Unfortunately, some have gone beyond the current scope of the evidence. The FTC dealt the brain training industry a hefty blow when the agency fined the makers of the membership-based company, Lumosity $2 million for deceptive advertising, aimed at those claims of reducing the risk of dementia or other cognitive conditions. 

The company marketed its product to improve generalization and memory through an extensive series of programs with a recommended training schedule. However, they crossed the line with claims that it could lessen the effects of medical conditions, such as PTSD and stroke.

However, what about everyday cognitive function?

Effects on Your Daily Life

We must preface this discussion with the caveat that the research is ongoing. The outcomes of playing online games are dependent on the population using them, the types of activities, and the mental health of the individuals. The existing neural network of the brain is also a factor. The research is showing some compelling evidence.

A 2012 review of 38 studies on the effects of different modes of training yielded some positive results. The researchers found that video games scored high marks for improving cognition and executive function with measurable upticks in reaction times. Classic training methods showed similar results.

However, changes in generalization were not as apparent. The researchers concluded that the effects existed with related skills but not unrelated ones. These findings make sense because the brain uses different neural pathways to do various tasks. It’s like saying all roads lead to one place.

One way in which playing online games may work is through a concept called cognitive scaffolding. You probably grew up thinking that the mind is like a filing cabinet with a limited capacity. You may forget things because they got too full. This concept looks at the brain differently. Instead of a finite space, it views the mind as a structure that you continually build; hence, the term scaffolding.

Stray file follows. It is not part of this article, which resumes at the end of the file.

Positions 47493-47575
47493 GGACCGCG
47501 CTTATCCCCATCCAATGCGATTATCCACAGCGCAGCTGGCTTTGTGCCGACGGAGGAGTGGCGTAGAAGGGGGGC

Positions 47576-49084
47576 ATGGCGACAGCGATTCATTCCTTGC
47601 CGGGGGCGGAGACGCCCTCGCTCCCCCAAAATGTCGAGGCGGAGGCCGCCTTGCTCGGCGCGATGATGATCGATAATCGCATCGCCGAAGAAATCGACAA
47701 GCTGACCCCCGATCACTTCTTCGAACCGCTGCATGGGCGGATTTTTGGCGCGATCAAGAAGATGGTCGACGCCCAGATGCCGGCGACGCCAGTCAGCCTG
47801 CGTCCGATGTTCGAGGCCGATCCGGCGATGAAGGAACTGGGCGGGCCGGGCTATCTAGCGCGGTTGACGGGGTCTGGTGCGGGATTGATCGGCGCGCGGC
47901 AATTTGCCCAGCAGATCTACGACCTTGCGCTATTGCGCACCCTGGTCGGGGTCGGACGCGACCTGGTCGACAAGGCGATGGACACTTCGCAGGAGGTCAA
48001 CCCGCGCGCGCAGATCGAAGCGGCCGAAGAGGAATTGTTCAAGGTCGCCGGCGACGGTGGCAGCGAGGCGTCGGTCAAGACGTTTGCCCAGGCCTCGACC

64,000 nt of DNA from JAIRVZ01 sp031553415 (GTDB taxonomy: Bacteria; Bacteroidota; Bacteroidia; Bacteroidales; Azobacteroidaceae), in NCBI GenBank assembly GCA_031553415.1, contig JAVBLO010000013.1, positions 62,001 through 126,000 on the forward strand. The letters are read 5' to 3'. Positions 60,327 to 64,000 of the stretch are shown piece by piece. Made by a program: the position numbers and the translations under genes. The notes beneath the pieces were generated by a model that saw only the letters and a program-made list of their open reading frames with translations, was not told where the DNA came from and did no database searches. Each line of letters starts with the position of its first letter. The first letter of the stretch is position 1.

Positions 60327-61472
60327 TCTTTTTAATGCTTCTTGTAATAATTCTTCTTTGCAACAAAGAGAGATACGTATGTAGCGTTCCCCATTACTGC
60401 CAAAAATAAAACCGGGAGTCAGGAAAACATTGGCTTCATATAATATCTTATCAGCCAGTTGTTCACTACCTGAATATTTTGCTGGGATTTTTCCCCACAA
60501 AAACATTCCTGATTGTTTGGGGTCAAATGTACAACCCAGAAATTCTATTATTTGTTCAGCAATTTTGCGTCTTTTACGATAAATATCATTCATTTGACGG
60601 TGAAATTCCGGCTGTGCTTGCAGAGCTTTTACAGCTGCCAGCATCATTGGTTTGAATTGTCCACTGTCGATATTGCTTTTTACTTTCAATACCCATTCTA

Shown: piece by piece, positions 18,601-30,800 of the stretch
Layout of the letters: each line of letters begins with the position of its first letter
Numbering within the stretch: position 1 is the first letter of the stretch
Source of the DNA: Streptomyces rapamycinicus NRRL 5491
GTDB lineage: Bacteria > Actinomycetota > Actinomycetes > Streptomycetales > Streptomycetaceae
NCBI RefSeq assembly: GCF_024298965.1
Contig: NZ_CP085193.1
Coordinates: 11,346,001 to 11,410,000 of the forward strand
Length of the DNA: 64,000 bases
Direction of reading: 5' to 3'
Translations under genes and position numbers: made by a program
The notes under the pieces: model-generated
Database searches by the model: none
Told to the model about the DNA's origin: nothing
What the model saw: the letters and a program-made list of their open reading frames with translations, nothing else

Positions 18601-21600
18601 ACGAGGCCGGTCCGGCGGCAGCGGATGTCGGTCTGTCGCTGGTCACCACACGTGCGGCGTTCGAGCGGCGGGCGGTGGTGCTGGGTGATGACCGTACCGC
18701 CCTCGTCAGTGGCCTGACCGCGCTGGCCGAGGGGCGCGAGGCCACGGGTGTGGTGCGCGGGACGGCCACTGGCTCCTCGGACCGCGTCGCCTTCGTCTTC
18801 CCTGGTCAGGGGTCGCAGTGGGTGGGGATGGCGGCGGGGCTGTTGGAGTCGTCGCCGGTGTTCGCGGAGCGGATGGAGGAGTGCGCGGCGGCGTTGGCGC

When you learn new skills, you reinforce the existing neural pathways and add on to them. That may explain some of the positive results with games that challenge you mentally. However, this ability isn’t limited to these activities. Anything new you learn has a similar effect. You can boost your cognitive function by taking a new hobby or picking up a book. 

Your brain may not distinguish the type of intervention and only react to the fact that you are doing something different.

The Bottom Line on Online Games

Playing online games isn’t necessarily going to make you smarter. Also, the jury is still out about how long the benefits last. However, several things stand out in favor of these mental exercises.

They’re convenient to use. You can use them on any platform in just about any setting.

Technology is no longer a barrier. The fact remains that smartphone usage among seniors continues to rise, with almost 40 percent owning a device.

Older adults are embracing the Internet even more, with over two-thirds surfing the web.

Online games offer another way to connect with grandkids, other family members, and friends. These social benefits are priceless.

Finally, you’ll find the classics, such as solitaire or puzzles.

All these factors support playing online games, even if the positive effects don’t extend toward better cognitive function and memory across the board. We consider them a part of a healthy lifestyle that includes regular exercise and mental stimulation. If they improve your bridge score, all the better.